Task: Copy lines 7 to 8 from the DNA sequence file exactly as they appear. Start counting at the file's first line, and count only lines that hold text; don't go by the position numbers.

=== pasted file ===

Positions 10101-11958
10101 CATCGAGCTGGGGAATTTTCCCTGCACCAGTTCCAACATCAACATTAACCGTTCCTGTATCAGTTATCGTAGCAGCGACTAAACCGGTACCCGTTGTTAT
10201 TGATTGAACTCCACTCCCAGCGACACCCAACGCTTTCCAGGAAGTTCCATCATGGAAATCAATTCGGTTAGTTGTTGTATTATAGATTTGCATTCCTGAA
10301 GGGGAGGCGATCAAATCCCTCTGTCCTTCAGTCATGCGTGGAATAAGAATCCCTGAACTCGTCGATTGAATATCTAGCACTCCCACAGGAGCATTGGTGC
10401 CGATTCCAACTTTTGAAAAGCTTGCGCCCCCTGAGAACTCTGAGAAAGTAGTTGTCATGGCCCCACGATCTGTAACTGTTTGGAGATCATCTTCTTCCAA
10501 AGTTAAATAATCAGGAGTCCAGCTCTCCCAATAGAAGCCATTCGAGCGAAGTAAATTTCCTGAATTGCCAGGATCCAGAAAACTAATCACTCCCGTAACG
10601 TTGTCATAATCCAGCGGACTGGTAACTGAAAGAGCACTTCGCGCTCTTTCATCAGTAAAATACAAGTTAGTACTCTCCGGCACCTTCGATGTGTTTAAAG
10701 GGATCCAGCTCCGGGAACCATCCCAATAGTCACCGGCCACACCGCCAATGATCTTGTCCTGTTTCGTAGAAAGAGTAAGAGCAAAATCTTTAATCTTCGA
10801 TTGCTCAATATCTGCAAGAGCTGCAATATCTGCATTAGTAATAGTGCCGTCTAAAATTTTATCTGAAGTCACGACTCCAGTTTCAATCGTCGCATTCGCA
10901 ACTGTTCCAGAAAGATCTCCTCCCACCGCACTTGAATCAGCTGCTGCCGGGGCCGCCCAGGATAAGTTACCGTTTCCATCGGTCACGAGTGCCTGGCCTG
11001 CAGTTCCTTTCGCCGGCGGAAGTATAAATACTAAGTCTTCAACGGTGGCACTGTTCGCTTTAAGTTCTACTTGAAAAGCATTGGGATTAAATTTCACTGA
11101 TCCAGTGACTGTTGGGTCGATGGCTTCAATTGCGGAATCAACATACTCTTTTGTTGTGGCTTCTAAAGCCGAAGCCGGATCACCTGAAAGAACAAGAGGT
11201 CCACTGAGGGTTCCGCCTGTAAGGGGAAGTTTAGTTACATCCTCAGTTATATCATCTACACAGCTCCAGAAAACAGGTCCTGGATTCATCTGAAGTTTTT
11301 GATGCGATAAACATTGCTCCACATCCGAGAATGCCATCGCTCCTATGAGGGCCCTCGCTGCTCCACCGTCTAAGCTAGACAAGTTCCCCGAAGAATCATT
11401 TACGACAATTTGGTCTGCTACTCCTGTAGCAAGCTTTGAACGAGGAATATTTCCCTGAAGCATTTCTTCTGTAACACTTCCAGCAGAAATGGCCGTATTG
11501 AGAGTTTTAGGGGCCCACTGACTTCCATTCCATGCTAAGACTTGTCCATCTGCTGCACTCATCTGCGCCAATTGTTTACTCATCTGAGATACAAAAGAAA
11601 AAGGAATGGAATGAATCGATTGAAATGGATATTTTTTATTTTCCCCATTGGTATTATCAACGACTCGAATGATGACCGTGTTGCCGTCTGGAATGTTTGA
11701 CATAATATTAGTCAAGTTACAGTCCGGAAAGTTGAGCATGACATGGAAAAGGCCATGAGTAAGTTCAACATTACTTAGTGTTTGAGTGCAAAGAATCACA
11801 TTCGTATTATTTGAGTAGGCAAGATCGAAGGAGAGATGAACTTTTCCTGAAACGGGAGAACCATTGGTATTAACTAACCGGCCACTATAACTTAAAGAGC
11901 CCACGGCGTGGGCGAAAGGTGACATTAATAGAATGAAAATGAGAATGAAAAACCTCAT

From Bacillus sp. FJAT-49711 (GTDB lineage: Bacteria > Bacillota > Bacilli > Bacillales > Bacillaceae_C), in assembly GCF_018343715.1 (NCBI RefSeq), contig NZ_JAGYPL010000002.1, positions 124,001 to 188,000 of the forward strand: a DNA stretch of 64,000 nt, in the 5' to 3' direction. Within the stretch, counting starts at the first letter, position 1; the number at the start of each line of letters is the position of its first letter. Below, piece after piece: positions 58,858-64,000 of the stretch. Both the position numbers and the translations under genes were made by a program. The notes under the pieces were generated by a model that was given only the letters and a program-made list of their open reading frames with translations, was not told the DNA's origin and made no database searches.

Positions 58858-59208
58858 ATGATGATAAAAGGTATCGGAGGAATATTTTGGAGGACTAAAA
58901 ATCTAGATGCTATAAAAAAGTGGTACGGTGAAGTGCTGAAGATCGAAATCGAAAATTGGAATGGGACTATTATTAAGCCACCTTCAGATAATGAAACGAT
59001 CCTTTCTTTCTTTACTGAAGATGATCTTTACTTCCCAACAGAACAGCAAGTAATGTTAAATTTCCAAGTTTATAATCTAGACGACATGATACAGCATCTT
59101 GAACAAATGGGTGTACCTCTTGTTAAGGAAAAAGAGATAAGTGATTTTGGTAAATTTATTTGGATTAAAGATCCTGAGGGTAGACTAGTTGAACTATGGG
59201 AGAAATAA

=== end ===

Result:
10601 TTGTCATAATCCAGCGGACTGGTAACTGAAAGAGCACTTCGCGCTCTTTCATCAGTAAAATACAAGTTAGTACTCTCCGGCACCTTCGATGTGTTTAAAG
10701 GGATCCAGCTCCGGGAACCATCCCAATAGTCACCGGCCACACCGCCAATGATCTTGTCCTGTTTCGTAGAAAGAGTAAGAGCAAAATCTTTAATCTTCGA